I’m still trying to get my bearings with this new paper from the Cronin group at Glasgow. What it proposes is a new style of API (active pharmaceutical ingredient) production. Instead of being done in bench- or process-scale lab glassware or in production-plant reactors, these syntheses take place in 3D-printed reactors, connected together in ways so that the whole process can be moved forward with solvent and/or nitrogen pressure.
That’s a pretty ingenious idea. They have various modules for things like filtration, lighter-than-water (and heavier-than-water) extraction, etc., as shown in the scheme and photograph at right (in the photo, the various reactors are built already connected). These are produced by 3D printing with polypropylene, which gives a good intersection between “printability” and chemical reaction capability). Those of us who have taken up all kinds of nasty reagents over the years in the commonly available PP syringes can attest to its durability. One disadvantage, as noted in the text, is that the rough surfaces inherent to current 3D printing techniques lower the recovery from each vessel somewhat as compared to similar glass reactors (on the other hand, you can’t shatter the things). Overall, I find this printed-small-reactor idea more interesting than I do the drug synthesis part. I hope that 3D printing will allow the development and prototyping of all sorts of new lab apparatus, and I don’t want to take away from that aspect of this paper at all.
But as written, the paper is more aimed at drug synthesis. It demonstrates several (known) synthetic pathways to common drug substances, such as two steps to lamotrigine, three steps to zolimidine, and four steps to baclofen, starting from available industrial precursors. I should note that these synthetic steps require numerous operations, though (addition, mixing, heating, cooling, extraction, filtration, transfer into the next vessel and so on), and they seem to have these working quite well in the PP reactor suites.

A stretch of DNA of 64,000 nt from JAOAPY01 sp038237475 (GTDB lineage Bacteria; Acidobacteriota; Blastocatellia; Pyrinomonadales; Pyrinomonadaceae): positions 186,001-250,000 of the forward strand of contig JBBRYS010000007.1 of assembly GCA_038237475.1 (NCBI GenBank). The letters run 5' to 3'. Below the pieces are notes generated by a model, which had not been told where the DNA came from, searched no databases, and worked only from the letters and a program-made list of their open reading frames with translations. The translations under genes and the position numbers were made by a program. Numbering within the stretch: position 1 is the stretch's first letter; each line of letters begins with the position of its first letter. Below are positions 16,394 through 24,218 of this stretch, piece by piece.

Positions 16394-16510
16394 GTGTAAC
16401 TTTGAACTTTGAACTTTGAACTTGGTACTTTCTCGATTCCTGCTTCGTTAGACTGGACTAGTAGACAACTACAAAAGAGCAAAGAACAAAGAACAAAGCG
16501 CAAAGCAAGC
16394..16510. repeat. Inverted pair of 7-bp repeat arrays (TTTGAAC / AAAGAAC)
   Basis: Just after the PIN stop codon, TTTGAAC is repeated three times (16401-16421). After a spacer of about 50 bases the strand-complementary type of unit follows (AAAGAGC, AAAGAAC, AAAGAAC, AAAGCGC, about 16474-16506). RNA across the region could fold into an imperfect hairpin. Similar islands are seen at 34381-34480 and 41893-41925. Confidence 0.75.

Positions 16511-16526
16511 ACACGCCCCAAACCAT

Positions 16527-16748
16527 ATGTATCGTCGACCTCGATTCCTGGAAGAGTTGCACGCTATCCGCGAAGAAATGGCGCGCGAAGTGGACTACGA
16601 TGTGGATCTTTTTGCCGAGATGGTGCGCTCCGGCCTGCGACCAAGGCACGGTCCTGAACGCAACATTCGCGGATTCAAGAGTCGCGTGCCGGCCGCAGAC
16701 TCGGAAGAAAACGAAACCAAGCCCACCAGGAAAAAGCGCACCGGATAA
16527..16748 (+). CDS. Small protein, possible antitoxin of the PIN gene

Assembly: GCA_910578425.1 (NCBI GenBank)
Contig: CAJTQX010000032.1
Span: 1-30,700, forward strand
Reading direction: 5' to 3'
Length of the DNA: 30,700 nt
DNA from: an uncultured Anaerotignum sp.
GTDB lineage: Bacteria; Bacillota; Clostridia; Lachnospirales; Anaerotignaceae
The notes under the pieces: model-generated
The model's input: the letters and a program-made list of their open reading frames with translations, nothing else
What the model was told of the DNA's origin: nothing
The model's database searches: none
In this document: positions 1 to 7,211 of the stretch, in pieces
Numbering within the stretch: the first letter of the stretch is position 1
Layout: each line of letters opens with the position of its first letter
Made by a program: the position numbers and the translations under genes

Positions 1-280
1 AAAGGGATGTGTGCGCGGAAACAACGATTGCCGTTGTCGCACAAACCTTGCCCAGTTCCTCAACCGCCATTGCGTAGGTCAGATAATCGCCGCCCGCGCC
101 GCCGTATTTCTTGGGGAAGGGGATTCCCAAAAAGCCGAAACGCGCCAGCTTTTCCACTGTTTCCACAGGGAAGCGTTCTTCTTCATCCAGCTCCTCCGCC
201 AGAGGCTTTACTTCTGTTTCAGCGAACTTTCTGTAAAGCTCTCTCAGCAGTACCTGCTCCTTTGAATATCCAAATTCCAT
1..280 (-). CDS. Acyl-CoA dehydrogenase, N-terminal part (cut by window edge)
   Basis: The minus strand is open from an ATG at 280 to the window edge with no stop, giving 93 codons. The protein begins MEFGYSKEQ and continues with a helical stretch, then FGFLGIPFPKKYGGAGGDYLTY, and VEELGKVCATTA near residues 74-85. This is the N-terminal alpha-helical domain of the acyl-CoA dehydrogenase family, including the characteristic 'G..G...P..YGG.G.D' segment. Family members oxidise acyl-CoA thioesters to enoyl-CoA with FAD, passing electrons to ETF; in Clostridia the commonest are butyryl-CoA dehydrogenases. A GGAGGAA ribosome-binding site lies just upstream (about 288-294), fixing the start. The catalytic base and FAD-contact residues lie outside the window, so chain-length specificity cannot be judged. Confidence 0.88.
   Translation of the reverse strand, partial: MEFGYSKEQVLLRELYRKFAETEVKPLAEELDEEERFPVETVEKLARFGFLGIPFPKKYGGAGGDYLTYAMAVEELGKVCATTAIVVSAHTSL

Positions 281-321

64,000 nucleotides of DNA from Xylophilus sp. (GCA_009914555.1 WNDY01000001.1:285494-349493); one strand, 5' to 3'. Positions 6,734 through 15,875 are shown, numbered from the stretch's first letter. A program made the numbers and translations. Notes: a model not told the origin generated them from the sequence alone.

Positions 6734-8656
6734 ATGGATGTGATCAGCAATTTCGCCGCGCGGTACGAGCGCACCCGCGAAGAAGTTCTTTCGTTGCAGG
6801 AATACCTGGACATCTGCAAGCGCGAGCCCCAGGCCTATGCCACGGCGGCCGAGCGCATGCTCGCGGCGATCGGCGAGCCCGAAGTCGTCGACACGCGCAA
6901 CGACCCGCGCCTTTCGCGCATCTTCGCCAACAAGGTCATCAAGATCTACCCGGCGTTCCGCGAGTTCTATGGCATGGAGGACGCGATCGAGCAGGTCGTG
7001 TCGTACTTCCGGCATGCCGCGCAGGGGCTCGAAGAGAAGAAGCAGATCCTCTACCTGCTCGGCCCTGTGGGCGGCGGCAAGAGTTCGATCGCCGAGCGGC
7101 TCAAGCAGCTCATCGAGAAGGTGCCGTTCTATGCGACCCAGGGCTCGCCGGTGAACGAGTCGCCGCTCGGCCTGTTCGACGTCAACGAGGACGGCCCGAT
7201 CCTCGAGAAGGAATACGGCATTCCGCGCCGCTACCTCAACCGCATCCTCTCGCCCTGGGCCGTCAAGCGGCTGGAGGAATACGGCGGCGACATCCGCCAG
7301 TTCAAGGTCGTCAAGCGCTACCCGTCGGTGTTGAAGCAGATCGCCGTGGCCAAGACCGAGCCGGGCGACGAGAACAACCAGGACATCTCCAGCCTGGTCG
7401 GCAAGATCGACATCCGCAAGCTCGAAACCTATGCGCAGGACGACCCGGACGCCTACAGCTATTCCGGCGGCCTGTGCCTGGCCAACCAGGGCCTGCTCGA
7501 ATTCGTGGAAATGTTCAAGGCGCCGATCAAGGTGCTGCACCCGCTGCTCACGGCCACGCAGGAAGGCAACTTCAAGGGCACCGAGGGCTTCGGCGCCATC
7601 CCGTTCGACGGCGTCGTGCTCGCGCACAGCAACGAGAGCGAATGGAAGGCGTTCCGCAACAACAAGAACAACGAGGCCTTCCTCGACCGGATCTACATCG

A natural next question is why one would want to do API synthesis this way. Here’s the paper’s rationale:
The distribution model for fine and specialty chemicals, such as the APIs implied by this approach, would lead to a decentralizing of logistical approaches to chemical manufacture. Here, any location with access to a sufficiently diverse market of chemical precursors and suitable cartridge fabrication facilities could be used to produce chemical products, which could previously be achieved only in a fully equipped synthesis laboratory with highly trained staff. This approach not only holds promise for eventually delivering on-demand personalized medicines manufactured at, or near, the point of use, but also has short-term potential applications in the synthesis of APIs that are currently out of production. . .
. . .Our methodology will have the most rapid impact for chemicals that are currently produced on demand in small batches and that occupy a gap in the market where the demand for a product is sufficient for it to be commercially viable but insufficient to justify plant-scale production. This gap lies between the high cost of bench-scale versus reactor- scale synthesis, and thus the digitization benefit of compounds in this zone is high